In any divorce, legal separation or separate maintenance case in Tennessee, the court may require alimony to be paid by one spouse to the other depending on the nature of the case and the circumstances of the spouses. The following are the four types of alimony in Tennessee:

Rehabilitative Alimony: the purpose of this form of alimony is to rehabilitate a spouse’s earning capability, typically because the spouse has been out of the workforce. Meaning that the spouse is able to earn enough income to enjoy a standard of living similar to that enjoyed during the marriage; or similar to the post-divorce standard of living expected to be available to the other spouse. This can include money for the spouse to earn a degree or attend a trade school. This form of alimony will last as long as it should reasonably take to reach income goals. If the spouse receiving support can show that they have made all reasonable efforts to be rehabilitated, the amount and duration of this form of support can be adjusted.

Alimony in Futuro: also known as Periodic Alimony, is payment of support on a long-term basis, until death, or until the remarriage of the recipient spouse. This form of alimony can be awarded when a court finds that rehabilitation is not feasible and there is a relative economic disadvantage. This means that the spouse receiving the support is unable to achieve the earning capacity, with reasonable effort, necessary to enjoy a standard of living similar to that enjoyed during the marriage; or similar to the post-divorce standard of living expected to be available to the other spouse. This form of alimony may be in addition to rehabilitative alimony.

Transitional Alimony: this is alimony paid for a specific period of time. This form of alimony is awarded when the court determines that rehabilitation is not necessary, but the spouse needs assistance adjusting to divorce, legal separation, or other proceedings where support may be awarded (granting of an order of protection). This form of alimony will last as long as the supported spouse will need to adjust to the economic change brought on by divorce.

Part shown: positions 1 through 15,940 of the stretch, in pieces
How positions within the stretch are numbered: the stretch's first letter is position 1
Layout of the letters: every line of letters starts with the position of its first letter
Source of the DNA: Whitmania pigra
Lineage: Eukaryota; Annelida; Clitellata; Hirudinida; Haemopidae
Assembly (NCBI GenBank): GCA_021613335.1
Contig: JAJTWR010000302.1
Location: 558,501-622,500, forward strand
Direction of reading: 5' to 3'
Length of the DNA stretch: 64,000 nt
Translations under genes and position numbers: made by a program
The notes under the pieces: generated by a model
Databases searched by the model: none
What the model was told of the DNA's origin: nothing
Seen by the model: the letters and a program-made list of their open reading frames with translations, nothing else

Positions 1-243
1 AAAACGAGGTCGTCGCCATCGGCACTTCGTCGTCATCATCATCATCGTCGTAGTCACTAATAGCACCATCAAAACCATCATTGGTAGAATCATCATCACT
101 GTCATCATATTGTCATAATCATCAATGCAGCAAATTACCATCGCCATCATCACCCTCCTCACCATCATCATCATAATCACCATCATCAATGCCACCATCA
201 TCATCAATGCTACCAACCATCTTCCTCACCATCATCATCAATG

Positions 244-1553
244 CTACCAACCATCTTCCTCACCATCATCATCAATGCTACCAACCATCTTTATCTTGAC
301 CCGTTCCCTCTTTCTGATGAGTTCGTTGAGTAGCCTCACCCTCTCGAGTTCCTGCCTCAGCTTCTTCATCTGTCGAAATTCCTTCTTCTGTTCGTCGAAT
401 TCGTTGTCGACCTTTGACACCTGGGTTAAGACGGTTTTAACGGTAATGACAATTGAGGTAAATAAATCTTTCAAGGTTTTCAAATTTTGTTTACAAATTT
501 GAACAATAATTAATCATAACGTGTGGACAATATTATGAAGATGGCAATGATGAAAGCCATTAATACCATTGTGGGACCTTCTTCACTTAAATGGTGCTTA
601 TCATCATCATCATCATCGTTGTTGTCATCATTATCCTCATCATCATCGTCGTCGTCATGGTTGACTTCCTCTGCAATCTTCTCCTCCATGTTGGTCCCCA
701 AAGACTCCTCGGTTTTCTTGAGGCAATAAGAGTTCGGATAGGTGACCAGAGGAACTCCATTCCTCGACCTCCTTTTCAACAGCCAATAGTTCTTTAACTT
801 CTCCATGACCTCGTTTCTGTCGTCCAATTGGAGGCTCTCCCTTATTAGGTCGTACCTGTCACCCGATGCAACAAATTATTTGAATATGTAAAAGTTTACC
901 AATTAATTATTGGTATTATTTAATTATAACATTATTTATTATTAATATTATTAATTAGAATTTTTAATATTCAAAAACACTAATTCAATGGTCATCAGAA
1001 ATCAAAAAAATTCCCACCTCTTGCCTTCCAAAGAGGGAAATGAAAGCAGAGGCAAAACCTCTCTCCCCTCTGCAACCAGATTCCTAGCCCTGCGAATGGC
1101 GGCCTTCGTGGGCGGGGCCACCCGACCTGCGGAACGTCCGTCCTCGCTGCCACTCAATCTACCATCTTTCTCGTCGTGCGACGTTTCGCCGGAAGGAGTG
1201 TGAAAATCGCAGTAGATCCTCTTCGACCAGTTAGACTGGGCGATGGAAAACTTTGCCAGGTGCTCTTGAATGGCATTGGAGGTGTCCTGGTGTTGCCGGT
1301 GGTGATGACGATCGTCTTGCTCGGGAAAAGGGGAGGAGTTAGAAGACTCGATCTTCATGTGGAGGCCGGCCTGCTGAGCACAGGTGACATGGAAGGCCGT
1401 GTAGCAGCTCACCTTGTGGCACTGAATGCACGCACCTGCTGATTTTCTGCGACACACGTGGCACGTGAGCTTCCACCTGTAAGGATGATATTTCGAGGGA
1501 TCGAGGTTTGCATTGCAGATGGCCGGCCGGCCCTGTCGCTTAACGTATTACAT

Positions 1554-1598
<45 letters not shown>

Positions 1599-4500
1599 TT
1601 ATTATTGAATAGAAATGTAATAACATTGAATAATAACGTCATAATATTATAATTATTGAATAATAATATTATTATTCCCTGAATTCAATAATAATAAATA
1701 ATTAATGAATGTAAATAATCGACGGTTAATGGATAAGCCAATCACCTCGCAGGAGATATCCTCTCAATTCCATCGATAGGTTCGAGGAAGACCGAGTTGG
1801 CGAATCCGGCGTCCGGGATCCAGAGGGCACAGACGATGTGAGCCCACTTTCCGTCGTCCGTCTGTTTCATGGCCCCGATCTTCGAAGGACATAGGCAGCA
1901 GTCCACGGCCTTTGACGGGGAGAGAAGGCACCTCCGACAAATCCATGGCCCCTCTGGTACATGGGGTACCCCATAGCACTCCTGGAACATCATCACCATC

Alimony in Solido: also known as Lump Sum Alimony is for long-term support. This is not considered transitional alimony, and the amount is calculable at the date the decree is entered. Payment of alimony in solido may be paid in installments as long as the payments are ordered over a definite period of time and the amount of the alimony to be paid can be calculated at the time it is awarded. When appropriate, this form of alimony can include attorney’s fees. Unlike the other forms of alimony, this is a lump sum amount and the obligation to pay lasts until the amount is paid, regardless of whether the supported spouse remarries, dies, or lives with another person.

When determining the type of alimony to be awarded, the amount, the length of term and the manner of payment,  the court will consider all the relevant factors including the following:

    • The relative earning capacity of each spouse (including pensions, profit-sharing, retirement plans, and all other sources);
    • Each spouse’s relative education and training, each spouse’s opportunity to secure such education and training (including the ability of a spouse to secure further education and training to improve the spouse’s earning capacity to a reasonable level);
    • Years of marriage;
    • Each spouse’s age and mental condition;
    • Each spouse’s physical condition;
    • Whether a spouse should not seek employment because the spouse is the custodian of the spouse’s minor child;
    • Each spouse’s assets;
    • How the marital property was divided by the court in a divorce or separation;
    • The standard of living the spouse’s established while married;
    • Each spouse’s contributions to the marriage. Such as monetary, homemaker, and a spouse’s contributions to the education, training or increased earning capacity of the other spouse;
    • The relative fault of the spouse’s; and
  • The tax consequences to each spouse (spouse paying support can deduct the payments, the spouse receiving support have to claim the support payments as income). T.C.A. § 36-5-121.

Alimony is often a complex element in a divorce or separation case. It is important that you have an experienced attorney to help protect your rights. Contact the Nashville divorce lawyers at the Law Office of Lords and Cate, PLLC for a consultation.